Aliya Sternstein, Federal Computer Week, 3 October 2005

Google, developer of the popular Web search engine, is joining forces with federal-sector vendors to extend the company’s reach into the defense and intelligence markets. But some experts say Google’s system for extracting and ranking data is unfit for classified work.

By making use of their partners’ security clearances and government relationships, Google officials hope to place their enterprise products on top-secret government networks. Twelve information technology firms — including LMN Solutions and EagleForce Associates — have already undergone training and paid Google $10,000 in annual fees to collaborate.

But some consultants say Google’s ranking method does not offer anything special in the hunt for enemies.

George Kondrach, executive vice president of information management consulting firm Innodata Isogen, said Google will face challenges in extracting useful data for intelligence analysts, who are looking for "unusual patterns, new patterns, no patterns, changing patterns, intentionally obscured patterns, deep patterns, arcane patterns or convoluted patterns."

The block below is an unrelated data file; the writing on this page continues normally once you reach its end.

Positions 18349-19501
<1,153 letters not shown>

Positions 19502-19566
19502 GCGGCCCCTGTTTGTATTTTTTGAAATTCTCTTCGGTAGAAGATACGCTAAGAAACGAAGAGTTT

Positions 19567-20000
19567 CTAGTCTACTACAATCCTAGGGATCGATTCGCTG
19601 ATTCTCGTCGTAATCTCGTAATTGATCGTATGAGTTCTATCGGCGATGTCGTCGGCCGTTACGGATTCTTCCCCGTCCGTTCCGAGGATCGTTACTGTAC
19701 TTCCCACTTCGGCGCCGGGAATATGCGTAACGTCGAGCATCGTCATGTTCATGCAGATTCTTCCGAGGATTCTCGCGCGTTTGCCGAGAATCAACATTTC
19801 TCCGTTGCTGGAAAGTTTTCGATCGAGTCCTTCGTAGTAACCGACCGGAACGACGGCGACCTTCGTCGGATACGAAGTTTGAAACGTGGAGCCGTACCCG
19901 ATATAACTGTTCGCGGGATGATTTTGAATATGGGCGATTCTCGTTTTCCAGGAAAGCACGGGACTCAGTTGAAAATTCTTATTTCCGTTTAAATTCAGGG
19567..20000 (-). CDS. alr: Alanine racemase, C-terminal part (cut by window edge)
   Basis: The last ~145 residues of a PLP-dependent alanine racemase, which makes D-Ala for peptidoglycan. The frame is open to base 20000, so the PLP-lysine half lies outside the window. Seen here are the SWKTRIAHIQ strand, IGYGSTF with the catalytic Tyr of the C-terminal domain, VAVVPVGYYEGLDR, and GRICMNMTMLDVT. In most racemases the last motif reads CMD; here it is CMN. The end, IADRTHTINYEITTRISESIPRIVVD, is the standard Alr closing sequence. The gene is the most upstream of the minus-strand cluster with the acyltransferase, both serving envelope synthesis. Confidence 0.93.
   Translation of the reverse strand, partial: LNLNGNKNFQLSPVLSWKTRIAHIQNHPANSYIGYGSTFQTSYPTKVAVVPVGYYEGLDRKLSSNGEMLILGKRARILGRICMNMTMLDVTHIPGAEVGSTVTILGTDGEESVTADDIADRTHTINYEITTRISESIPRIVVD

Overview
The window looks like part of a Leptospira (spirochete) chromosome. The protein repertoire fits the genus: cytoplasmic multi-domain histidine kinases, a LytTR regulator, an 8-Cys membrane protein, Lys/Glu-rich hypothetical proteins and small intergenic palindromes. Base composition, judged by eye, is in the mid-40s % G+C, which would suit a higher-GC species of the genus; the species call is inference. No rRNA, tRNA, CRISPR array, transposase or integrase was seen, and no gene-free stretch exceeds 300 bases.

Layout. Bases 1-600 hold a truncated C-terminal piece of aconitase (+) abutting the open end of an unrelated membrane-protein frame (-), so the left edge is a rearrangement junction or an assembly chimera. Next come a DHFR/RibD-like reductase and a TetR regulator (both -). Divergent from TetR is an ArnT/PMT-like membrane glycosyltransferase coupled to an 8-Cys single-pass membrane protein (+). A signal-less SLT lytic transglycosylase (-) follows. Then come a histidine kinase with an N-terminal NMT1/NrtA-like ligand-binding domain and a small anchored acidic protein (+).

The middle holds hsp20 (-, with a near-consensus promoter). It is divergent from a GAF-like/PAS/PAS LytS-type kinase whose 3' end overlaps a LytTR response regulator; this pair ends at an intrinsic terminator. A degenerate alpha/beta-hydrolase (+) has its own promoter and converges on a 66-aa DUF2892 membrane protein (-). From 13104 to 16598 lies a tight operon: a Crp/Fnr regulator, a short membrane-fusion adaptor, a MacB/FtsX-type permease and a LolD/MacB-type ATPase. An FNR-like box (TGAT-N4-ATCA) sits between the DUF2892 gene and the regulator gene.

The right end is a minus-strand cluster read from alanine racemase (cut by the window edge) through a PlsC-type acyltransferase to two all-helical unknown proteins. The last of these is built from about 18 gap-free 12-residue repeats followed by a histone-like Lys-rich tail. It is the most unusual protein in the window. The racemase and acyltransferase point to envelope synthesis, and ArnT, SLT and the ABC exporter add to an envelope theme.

Other search gurus add that Google’s expansive listings could actually hamper intelligence research.

"For a CIA analyst, a useful result would be something on the order of a half a dozen or so hits that organize information — for example, reports from classified sources within Iraq, something where I would not be wandering around [looking] for something that is relevant," said private consultant Patrick Durusau, who is chairman of the U.S. advisory group that helped develop an international standard for search navigation. (more)

 

 

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